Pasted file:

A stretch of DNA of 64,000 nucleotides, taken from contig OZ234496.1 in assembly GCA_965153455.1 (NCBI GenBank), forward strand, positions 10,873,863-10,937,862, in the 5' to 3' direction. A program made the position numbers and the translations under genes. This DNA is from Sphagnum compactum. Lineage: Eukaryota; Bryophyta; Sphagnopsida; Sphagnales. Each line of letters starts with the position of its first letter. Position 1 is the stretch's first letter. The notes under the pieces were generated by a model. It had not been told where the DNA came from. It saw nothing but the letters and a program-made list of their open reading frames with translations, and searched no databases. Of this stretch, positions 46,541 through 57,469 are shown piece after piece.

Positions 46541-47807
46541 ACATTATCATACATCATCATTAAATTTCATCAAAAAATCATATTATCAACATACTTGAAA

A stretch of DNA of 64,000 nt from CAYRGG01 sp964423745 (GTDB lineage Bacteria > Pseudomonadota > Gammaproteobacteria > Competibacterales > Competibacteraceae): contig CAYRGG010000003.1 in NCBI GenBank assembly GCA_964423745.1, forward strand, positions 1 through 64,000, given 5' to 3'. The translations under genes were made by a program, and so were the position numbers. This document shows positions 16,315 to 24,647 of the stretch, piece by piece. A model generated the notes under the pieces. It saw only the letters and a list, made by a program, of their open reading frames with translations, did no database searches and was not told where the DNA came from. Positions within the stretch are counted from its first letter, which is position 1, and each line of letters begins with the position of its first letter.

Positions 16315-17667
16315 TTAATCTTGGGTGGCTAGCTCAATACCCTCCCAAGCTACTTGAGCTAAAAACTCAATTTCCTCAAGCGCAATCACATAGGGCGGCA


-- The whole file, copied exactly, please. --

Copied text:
A stretch of DNA of 64,000 nucleotides, taken from contig OZ234496.1 in assembly GCA_965153455.1 (NCBI GenBank), forward strand, positions 10,873,863-10,937,862, in the 5' to 3' direction. A program made the position numbers and the translations under genes. This DNA is from Sphagnum compactum. Lineage: Eukaryota; Bryophyta; Sphagnopsida; Sphagnales. Each line of letters starts with the position of its first letter. Position 1 is the stretch's first letter. The notes under the pieces were generated by a model. It had not been told where the DNA came from. It saw nothing but the letters and a program-made list of their open reading frames with translations, and searched no databases. Of this stretch, positions 46,541 through 57,469 are shown piece after piece.

Positions 46541-47807
46541 ACATTATCATACATCATCATTAAATTTCATCAAAAAATCATATTATCAACATACTTGAAA

A stretch of DNA of 64,000 nt from CAYRGG01 sp964423745 (GTDB lineage Bacteria > Pseudomonadota > Gammaproteobacteria > Competibacterales > Competibacteraceae): contig CAYRGG010000003.1 in NCBI GenBank assembly GCA_964423745.1, forward strand, positions 1 through 64,000, given 5' to 3'. The translations under genes were made by a program, and so were the position numbers. This document shows positions 16,315 to 24,647 of the stretch, piece by piece. A model generated the notes under the pieces. It saw only the letters and a list, made by a program, of their open reading frames with translations, did no database searches and was not told where the DNA came from. Positions within the stretch are counted from its first letter, which is position 1, and each line of letters begins with the position of its first letter.

Positions 16315-17667
16315 TTAATCTTGGGTGGCTAGCTCAATACCCTCCCAAGCTACTTGAGCTAAAAACTCAATTTCCTCAAGCGCAATCACATAGGGCGGCA